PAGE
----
English Student's user avatar
3 votes

how to answer would you be able to come in for an interview on {date} at {time}?

It depends on the level of formality you wish to set. I feel that the first option you suggest is too formal, and the second option too informal. In messages about job applications, people ...
FailedTheTuringTest's user avatar
3 votes

Is "I be", grammatically correct?

"I be" works fine in the subjunctive, but no where else: Mary requires that I be on time>
Bob Jones's user avatar
3 votes

Be we all here?

Perhaps, he wanted his readers to see the carrier as a poorly educated man. Does this use of the verb "to be" make you think of the same thing? If not, what impression do you get? Be as a conjugated ...
Gulliver's user avatar
  • 749
3 votes
Accepted

The form of the verb to be in the questions with "and" and "or"

The correct answer is: Who were the bride and the groom? The past form of the verb TO BE is: I was; You were; He/She/It was; We were; They were; You were. So, Was represents a singular form, while ...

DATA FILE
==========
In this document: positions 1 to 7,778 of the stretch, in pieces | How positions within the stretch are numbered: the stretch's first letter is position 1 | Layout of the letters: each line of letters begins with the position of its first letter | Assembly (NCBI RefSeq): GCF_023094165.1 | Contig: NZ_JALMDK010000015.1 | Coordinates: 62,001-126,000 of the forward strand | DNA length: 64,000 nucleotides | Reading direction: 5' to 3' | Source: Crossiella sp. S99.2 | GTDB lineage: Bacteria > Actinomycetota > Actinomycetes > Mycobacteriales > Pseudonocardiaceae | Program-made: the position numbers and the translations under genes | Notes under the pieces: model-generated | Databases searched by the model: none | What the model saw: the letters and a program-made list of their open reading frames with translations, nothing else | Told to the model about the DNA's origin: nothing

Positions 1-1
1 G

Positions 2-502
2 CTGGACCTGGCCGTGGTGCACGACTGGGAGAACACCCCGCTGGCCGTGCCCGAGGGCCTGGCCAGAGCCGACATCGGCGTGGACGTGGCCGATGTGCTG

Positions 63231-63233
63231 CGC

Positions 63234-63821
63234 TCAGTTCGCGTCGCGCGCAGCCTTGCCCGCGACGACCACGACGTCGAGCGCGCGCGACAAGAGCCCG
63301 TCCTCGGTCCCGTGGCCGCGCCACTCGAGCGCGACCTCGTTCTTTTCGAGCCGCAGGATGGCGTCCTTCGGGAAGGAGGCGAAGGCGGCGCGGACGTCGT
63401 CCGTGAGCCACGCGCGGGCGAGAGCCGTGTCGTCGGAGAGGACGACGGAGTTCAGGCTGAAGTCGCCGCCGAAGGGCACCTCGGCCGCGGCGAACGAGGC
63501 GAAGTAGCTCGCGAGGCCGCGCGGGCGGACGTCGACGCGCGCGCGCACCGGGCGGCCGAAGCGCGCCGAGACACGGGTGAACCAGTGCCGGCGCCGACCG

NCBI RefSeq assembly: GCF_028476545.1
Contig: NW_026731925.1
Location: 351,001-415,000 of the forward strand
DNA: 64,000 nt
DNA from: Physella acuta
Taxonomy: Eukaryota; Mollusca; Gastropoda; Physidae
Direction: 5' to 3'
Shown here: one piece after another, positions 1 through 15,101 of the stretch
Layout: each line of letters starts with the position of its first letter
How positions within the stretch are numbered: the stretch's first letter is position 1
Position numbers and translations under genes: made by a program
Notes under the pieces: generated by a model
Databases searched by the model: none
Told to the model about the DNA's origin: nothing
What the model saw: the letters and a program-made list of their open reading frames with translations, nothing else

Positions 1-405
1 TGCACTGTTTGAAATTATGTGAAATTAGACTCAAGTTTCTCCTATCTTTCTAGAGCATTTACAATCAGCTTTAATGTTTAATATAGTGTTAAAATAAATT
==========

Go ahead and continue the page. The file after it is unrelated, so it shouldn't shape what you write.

MihaelaP's user avatar
  • 151
3 votes
Accepted

Term for the different uses of "are": one which applies an adjective independently, and one which denotes a relationship

[1] Book A and Book B are red. [2] Book A and Book B are similar. Yes, there is a difference. Example [1] is called distributive coordination, while [2] is called joint coordination. In [1] ...
BillJ's user avatar
  • 13.4k
3 votes

How "much" emissions or how "many" emissions?

The trick is with emission. It has pretty much always been both a count and non-count noun (see Lexico for examples), but some jiggery pokery has occurred to make the plural non-count too. When ...
Matt E. Эллен's user avatar
3 votes

Use of is/are in sentences where you talk about two things - one singular and other plural

It does not matter that one is singular and the other is plural; it matters that the whole group of them are more than one person. "How are Nancy and Sakura?"
Mike Graham's user avatar
  • 2,435
3 votes

Writing emails is difficult vs Writing emails are difficult

The subject of the verb is "writing emails". Gerund subjects (or infinitive subjects) are always singular so the verb is also singular. It may also help to consider that the head of the ...
siride's user avatar
  • 1,052
3 votes

What's quasi-modal be?

I What's quasi-modal "be"? It is not a traditional grammar term. "Quasi modal" has to be just another term for what is called "modal idiom" in A Comprehensive Grammar ...
LPH's user avatar
  • 22.7k